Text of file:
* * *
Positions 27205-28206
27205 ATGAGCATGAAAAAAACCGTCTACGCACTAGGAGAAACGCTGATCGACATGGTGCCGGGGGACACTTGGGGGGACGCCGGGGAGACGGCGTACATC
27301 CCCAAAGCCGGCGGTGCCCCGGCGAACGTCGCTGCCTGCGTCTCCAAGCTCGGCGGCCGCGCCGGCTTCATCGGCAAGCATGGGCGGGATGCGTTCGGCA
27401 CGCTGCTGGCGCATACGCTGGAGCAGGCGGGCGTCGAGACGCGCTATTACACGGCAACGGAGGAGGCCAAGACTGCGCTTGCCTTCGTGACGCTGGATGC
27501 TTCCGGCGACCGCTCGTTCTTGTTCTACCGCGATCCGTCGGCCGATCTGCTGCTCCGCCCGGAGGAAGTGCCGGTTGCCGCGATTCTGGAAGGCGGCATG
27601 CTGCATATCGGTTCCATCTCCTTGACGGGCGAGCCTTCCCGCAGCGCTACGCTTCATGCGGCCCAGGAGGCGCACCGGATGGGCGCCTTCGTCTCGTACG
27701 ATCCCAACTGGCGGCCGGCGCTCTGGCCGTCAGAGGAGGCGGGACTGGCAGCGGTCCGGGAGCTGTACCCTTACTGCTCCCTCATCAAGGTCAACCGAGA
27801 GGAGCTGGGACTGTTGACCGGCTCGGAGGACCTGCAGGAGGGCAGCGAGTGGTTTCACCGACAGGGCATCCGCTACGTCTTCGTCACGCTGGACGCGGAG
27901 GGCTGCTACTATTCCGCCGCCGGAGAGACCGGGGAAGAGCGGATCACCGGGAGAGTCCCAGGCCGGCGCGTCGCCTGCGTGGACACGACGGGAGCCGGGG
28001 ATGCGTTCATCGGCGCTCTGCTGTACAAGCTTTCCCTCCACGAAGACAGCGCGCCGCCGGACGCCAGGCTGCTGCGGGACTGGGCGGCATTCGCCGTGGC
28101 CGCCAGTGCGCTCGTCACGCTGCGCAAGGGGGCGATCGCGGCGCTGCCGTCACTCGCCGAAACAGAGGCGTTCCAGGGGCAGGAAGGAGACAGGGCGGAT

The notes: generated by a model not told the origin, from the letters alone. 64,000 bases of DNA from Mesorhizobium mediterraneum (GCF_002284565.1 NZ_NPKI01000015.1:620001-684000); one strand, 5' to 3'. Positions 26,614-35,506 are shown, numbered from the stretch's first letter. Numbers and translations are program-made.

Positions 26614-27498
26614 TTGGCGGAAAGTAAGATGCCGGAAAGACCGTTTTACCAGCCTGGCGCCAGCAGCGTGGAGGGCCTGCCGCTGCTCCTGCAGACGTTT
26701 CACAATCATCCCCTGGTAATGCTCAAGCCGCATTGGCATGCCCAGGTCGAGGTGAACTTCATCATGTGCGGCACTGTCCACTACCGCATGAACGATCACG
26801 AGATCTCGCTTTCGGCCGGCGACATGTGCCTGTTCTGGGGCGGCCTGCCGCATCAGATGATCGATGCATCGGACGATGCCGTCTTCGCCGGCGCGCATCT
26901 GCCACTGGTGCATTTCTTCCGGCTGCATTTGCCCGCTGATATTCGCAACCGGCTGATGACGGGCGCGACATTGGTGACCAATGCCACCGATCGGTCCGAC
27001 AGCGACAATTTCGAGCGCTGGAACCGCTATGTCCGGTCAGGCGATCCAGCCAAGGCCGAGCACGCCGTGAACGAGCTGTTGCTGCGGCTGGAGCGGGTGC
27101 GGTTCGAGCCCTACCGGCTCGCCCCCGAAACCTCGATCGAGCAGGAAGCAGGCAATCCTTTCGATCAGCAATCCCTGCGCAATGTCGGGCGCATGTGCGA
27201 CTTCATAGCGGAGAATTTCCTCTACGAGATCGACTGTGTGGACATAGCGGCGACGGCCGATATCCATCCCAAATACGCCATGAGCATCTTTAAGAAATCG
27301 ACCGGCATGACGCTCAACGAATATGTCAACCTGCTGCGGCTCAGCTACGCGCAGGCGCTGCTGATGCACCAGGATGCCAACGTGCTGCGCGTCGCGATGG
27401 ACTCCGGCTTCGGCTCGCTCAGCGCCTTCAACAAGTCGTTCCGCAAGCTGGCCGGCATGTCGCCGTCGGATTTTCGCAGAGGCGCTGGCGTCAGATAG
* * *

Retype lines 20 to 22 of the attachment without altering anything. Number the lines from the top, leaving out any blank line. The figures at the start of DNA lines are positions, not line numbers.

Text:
27201 CTTCATAGCGGAGAATTTCCTCTACGAGATCGACTGTGTGGACATAGCGGCGACGGCCGATATCCATCCCAAATACGCCATGAGCATCTTTAAGAAATCG
27301 ACCGGCATGACGCTCAACGAATATGTCAACCTGCTGCGGCTCAGCTACGCGCAGGCGCTGCTGATGCACCAGGATGCCAACGTGCTGCGCGTCGCGATGG
27401 ACTCCGGCTTCGGCTCGCTCAGCGCCTTCAACAAGTCGTTCCGCAAGCTGGCCGGCATGTCGCCGTCGGATTTTCGCAGAGGCGCTGGCGTCAGATAG